Iain Sinclair Quotes
Born: June 11, 1943
For the bookish, London is a book. For criminals, a map of opportunities. For unpapered immigrants, it is a nest of skinned eyes, sanctioned gunmen ready to blow your head off as you run for a train. When the city of distorting mirrors revealed itself, through its districts and discriminations, I discovered more about London's past as a reworking of my own submerged history.
London is a city that sleeps too much. This is the mould of its quality. A magnetic contract: to reinvent itself on the other side of dream, each day. And such dreams, smouldering against the tidal spine of the river, telling and retelling the tales that must be told to manifest a city's bones. Whispering the night architecture back into stone.
As you become known, the demands on you are such that you get less and less time to do the things you want to do. But if there are no demands, then that means nobody wants to read what you're doing anyway, so you're stuck.
It's just a freak of fate that I'm paid to write, not paying to print my own books - but I'd be doing it anyway: it's my life.
Life and career are the same thing. Every life has to have a plot and a plan. You have to recognize this early and be quite cold-blooded in the discovery and articulation of that plot.
You'd better make it your business to understand the market. The ability to charm or play the game is useful.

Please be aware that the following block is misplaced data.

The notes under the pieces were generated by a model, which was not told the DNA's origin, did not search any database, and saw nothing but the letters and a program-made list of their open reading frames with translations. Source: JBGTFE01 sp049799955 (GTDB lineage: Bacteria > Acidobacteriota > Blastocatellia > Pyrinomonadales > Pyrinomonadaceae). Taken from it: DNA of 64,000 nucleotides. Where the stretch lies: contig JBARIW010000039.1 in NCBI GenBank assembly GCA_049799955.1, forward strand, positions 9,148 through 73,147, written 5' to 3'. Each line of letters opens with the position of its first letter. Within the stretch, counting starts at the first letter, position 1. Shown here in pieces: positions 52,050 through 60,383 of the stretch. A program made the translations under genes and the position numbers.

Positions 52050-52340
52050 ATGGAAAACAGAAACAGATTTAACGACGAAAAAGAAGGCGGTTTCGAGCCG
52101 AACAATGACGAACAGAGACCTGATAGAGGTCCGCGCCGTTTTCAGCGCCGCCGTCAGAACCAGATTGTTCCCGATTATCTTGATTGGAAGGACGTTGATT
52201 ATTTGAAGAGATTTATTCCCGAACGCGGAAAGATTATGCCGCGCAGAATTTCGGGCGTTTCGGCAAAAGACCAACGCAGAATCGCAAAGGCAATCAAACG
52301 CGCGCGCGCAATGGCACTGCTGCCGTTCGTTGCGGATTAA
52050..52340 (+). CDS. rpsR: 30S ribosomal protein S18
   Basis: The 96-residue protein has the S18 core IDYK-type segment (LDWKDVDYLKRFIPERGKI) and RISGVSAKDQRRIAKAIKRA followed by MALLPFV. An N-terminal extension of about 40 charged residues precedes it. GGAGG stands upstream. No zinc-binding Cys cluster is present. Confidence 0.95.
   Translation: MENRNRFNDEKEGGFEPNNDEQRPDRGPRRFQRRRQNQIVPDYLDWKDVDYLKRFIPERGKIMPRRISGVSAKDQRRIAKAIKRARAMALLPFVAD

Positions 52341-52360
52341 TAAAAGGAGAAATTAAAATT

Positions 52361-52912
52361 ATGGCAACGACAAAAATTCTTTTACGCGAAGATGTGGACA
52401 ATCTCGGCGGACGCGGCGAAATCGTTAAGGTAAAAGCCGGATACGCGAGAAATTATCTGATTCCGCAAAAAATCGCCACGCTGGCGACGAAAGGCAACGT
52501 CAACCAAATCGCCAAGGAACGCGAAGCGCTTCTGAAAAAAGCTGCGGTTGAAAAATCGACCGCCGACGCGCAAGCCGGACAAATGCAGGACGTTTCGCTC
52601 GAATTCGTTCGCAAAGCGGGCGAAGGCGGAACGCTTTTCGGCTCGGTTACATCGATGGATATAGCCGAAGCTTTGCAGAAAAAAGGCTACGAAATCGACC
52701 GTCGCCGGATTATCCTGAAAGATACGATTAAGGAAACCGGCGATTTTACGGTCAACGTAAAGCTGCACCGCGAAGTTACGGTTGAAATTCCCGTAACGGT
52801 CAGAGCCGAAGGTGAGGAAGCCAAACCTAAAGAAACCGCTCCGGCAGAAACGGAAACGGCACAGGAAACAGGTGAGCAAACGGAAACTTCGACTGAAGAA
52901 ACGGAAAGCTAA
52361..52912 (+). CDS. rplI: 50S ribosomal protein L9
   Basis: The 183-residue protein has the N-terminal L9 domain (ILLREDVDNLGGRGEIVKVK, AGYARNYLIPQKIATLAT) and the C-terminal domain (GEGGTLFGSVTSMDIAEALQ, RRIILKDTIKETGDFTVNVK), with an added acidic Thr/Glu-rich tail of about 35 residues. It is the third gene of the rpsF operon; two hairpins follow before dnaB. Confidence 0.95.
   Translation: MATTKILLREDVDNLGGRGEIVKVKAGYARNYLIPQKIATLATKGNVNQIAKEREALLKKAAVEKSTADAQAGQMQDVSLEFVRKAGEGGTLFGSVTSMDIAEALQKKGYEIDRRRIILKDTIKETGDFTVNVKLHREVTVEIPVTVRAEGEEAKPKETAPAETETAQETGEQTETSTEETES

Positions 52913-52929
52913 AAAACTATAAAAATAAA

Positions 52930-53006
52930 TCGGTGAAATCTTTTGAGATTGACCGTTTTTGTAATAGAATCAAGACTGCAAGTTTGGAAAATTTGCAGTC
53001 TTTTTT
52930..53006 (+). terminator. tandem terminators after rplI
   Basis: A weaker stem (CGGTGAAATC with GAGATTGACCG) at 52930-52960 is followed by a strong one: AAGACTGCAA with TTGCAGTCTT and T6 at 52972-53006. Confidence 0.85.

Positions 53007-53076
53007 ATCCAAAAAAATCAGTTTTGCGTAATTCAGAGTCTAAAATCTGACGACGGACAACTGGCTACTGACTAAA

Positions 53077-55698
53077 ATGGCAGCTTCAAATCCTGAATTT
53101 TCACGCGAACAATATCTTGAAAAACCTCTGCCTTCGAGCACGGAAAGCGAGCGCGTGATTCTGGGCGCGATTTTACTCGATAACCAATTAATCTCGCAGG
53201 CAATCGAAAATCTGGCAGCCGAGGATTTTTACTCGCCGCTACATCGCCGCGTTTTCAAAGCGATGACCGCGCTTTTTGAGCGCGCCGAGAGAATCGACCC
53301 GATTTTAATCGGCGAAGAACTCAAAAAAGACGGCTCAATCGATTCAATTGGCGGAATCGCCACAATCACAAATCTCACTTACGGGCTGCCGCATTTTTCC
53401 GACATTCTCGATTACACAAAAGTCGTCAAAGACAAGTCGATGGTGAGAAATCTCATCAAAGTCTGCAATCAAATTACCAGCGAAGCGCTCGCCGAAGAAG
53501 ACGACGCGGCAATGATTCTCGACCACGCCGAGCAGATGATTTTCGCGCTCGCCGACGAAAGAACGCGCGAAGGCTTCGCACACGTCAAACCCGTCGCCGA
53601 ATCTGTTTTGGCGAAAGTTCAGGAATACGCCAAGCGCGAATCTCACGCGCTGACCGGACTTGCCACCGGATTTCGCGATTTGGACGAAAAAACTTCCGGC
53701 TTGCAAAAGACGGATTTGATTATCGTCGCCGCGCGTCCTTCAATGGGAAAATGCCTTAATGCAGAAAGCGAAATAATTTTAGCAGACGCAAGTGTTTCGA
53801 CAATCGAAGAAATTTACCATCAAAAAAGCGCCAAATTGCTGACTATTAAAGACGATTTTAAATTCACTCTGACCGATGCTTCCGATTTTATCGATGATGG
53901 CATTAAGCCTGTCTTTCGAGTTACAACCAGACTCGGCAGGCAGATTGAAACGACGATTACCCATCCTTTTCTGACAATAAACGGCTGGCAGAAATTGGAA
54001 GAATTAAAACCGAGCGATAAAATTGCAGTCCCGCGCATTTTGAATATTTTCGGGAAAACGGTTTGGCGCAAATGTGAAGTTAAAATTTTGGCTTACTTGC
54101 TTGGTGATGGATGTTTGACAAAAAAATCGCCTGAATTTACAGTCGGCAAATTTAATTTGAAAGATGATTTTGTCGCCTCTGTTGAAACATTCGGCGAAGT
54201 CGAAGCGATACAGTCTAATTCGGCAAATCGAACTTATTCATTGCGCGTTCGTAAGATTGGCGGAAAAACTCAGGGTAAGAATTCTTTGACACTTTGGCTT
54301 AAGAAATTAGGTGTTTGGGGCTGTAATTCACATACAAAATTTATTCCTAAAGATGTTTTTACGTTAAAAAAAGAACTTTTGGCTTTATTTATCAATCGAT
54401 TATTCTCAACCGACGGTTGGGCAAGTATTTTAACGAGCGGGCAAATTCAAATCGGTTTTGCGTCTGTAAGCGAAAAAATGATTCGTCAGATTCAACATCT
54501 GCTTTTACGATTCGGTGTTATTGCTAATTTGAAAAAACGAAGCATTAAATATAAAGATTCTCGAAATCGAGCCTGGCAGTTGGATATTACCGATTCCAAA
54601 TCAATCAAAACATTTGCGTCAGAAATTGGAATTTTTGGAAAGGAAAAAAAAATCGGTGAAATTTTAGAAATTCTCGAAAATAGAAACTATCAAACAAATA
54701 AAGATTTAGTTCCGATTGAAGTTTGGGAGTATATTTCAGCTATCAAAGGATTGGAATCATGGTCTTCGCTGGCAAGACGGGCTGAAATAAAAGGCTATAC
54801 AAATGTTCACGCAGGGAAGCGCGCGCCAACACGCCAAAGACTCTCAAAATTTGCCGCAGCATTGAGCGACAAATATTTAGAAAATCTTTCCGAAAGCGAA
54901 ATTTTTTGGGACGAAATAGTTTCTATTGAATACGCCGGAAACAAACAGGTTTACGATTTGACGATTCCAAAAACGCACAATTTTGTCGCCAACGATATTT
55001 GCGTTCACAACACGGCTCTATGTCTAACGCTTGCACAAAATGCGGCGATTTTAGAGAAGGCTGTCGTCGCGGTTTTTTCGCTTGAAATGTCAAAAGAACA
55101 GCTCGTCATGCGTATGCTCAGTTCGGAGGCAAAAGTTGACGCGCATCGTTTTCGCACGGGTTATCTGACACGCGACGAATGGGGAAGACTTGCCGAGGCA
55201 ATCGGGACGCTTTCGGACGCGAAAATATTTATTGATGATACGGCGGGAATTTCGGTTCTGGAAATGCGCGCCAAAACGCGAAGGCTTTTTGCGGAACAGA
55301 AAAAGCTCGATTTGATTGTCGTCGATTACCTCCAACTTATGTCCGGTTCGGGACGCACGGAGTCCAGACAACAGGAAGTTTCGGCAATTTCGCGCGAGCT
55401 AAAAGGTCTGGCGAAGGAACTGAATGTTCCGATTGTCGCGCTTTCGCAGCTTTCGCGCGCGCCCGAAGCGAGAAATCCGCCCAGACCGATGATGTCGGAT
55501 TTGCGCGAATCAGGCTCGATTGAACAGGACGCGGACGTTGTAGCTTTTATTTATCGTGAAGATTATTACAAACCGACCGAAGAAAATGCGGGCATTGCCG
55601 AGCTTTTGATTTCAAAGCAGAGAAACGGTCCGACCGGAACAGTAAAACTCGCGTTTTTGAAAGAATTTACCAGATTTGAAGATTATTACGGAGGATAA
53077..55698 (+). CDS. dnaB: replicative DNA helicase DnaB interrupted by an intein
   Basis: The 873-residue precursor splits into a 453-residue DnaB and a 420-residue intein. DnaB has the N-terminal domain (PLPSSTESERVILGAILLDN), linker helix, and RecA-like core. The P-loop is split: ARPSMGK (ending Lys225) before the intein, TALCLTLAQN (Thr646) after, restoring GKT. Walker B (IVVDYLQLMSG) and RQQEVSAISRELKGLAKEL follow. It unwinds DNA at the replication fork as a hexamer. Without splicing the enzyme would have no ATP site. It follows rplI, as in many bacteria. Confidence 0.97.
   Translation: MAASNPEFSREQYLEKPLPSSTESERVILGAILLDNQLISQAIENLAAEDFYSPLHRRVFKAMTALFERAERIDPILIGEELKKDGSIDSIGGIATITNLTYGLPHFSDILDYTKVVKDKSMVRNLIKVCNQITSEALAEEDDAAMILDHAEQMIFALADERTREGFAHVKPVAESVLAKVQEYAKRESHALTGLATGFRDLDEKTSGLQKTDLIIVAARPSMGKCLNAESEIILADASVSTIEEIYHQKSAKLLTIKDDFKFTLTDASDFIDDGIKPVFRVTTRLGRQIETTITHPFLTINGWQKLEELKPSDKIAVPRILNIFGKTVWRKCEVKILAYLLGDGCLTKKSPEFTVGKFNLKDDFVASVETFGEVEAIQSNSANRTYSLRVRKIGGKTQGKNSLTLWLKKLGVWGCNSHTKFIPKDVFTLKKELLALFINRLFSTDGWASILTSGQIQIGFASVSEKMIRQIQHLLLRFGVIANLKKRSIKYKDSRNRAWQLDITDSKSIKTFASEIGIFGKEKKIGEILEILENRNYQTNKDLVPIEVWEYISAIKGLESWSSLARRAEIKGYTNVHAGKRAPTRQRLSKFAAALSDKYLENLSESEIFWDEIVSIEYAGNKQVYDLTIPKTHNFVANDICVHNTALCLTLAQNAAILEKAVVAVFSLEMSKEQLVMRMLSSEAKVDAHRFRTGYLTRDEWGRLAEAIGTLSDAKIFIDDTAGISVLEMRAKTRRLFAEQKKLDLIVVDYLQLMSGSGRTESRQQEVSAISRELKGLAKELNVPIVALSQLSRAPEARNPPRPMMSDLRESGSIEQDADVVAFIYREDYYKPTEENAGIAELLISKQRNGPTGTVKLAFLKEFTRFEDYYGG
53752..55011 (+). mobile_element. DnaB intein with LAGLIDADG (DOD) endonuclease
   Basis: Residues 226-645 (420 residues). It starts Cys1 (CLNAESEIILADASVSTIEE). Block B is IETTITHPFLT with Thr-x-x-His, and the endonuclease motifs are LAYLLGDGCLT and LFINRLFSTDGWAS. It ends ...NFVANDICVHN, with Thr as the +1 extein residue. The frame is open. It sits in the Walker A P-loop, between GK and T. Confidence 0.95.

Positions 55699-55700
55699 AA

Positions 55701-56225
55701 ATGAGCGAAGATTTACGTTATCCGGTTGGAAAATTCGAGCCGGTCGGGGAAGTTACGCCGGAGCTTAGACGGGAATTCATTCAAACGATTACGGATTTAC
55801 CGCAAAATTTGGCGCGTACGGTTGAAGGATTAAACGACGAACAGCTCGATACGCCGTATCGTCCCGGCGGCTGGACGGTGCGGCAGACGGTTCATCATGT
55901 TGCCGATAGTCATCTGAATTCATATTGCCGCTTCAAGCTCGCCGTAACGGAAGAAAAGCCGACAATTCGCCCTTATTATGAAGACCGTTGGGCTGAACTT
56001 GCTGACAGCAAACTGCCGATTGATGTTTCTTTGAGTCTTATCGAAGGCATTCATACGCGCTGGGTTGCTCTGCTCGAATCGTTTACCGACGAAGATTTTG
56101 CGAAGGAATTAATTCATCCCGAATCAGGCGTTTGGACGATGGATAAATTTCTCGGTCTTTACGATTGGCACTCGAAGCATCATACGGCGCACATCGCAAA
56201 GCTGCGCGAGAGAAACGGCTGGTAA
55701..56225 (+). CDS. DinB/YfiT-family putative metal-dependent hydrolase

The line of traffic advancing towards the rising sun looked like a procession of the returning dead. Every one of them, solitaries in clean shirts, smoking, checking mirrors to see if their reflections were still there, wore dark glasses.
An involuntary return to the point of departure is, without doubt, the most disturbing of all journeys.
Walking around becomes actually difficult. But the walking process is the oldest natural form of movement. It puts you literally in touch with the earth and the weather around you and allows you to get into conversation with people as you move, which seldom happens in the other ways we move.
As you withdraw energy from the city, you are also giving energy back. People are noticing you. You're doing something, you're there, the species around you absorb your presence into it, and you become part of this animate entity called the city.
I got interested in the contradiction between people who are understanding the city by not moving a single inch, by remaining in the same place all the time, and people like me who are constantly roaming around.
People are moving faster - you can see that in the streets. Partly that's because of the electronic devices, which encourage this.
Culture isn't all just about what can be tweaked and twitched in the simplest possible way. As people move around, they literally don't see what's around them, because they're wedded to earworms that are burrowing into their heads endlessly in a kind of negotiation with these tiny screens.
I don't feel proprietary, but I do feel there is a human identity to the borough of Hackney that's quite peculiar. It was always bloody-minded and difficult; it always stood up to central government.
There is an obvious connection, on the declining Roman empire's bread and circuses model, between political enthusiasm for public spectacles and the periods when we are least able to pay for them.
I am crumbling in sync with old Hackney.
If the landscape changes, then I don't know who I am either. The landscape is a refracted autobiography. As it disappears you lose your sense of self.
Hackney at certain epochs has given itself suburban airs and graces, before being slapped down and consigned once more to the dump bin of aborted ambition.
You can't leave the thing that you are, the house that has become your biography.
What I write, I write. I'll always do it in some form.